Former shoe-shine boy refused visa to visit Edinburgh

Fasil works as a tour guide in Addis Ababa.
Fasil works as a tour guide in Addis Ababa.
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A FORMER city MP is calling on the Home Office to have a change of heart and grant a young African he has supported through school and university a visa to come to Edinburgh for a holiday.

Liberal Democrat John Barrett first met Fasil Legesse Dagne and his brother 15 years ago when he was on a visit to Ethiopia as a member of a House of Commons international development select committee. They were scraping a living as shoe-shine boys in the capital Addis Ababa, working in shifts, with one going to school in the morning and the other in the afternoon.

John Barrett first met Fasil when he visited Ethiopia as an MP

John Barrett first met Fasil when he visited Ethiopia as an MP

Mr Barrett and his wife Carol have visited Ethiopia several times since and kept in touch with the pair.

And they decided to pay for Fasil, now 26, to visit Edinburgh next month for a holiday - but the Home Office is refusing him a visa.

The rejection letter says they are not satisfied he is a “genuine visitor” who will leave the UK when he is due to go home.

But Mr Barrett said: “He has his brother and a lovely girlfriend in Addis and will return.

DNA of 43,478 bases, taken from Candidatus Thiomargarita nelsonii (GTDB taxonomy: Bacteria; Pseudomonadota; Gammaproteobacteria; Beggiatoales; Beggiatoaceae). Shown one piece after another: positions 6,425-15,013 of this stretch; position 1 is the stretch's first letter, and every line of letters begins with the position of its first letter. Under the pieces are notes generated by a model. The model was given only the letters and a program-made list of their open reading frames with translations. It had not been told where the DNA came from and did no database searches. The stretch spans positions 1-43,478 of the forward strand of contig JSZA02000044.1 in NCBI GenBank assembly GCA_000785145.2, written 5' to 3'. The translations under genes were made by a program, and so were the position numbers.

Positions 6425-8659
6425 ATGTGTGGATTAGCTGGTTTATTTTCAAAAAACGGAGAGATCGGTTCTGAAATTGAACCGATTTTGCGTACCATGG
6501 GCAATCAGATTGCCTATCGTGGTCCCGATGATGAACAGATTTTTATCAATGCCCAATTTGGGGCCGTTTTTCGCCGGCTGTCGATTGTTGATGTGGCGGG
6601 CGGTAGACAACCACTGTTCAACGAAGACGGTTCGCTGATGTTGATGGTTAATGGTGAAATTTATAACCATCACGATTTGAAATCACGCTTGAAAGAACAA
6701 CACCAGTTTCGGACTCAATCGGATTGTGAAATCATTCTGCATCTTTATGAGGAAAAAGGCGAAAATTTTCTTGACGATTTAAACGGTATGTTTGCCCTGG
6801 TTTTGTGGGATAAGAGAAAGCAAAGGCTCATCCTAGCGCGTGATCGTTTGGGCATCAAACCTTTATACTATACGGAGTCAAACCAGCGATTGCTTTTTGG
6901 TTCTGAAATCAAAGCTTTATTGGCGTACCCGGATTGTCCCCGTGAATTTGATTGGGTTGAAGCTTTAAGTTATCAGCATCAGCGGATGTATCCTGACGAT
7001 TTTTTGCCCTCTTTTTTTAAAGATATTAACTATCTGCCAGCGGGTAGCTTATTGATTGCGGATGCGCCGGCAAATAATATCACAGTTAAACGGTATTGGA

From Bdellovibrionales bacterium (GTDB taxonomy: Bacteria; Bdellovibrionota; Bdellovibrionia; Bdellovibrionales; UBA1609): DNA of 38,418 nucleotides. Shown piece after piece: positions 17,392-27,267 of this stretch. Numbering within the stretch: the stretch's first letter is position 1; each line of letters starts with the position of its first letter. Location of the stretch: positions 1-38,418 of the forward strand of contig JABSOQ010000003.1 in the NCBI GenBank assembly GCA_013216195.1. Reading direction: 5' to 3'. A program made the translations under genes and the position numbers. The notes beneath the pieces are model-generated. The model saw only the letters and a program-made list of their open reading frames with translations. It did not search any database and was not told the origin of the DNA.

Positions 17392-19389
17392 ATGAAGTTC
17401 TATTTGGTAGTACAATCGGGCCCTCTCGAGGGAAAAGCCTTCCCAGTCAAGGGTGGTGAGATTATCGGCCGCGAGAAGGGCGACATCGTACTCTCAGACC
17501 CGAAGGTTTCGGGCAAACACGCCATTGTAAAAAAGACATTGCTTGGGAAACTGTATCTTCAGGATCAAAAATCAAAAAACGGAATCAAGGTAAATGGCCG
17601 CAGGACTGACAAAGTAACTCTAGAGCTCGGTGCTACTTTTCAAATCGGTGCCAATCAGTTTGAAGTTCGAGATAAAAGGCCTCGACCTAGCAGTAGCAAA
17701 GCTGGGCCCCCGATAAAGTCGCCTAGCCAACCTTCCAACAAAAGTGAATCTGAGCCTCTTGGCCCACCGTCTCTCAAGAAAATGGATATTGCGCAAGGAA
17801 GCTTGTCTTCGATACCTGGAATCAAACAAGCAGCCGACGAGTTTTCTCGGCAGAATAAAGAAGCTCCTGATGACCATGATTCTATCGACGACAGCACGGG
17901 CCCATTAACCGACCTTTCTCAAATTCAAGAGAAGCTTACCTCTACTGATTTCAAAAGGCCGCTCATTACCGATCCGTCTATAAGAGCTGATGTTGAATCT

“The Home Office is basically saying to him ‘You can’t come to Edinburgh for a holiday’.

“He’s coming for three weeks but he is not going to become a permanent UK resident.”

And Mr Barrett has enlisted the support of fellow Lib Dem Christine Jardine, MP for his old constituency of Edinburgh West, in pressing the Home Office for a fresh look at Fasil’s application.

Mr Barrett said: “I met this guy because he was shining shoes outside the hotel I was staying in. He was 11 then and his brother was seven. I asked him to be my guide and show me the neighbourhood for half an hour because I had a break between meetings. He showed me where they lived. They made enough money to get food each day, but not much more.

“We helped them through primary school, secondary school and university. His brother has just been accepted into university to study medicine.

“Last year we visited them in Addis Ababa and bought his brother a laptop for his studies as he said this would make a major difference for him as he needed to access study material online.”

Fasil is now working as a tour guide in Addis and Mr Barrett says he is keen to develop his language skills and work in the tourism industry.

“We thought rather than go on holiday this year we would spend what we would spend on a holiday bringing him over.”

There is no right of appeal if the Home Office refuses a visa application.

But Ms Jardine said she was pursuing the case. “It’s ridiculous it’s so difficult for someone just to come and visit this country,” she said.

“Sadly, I have cases like this all the time - often people who are just trying to bring folk over for a family wedding and they are refused visas.

“But I’m not giving up on trying to help in this case - we have been able to help other people in the past.”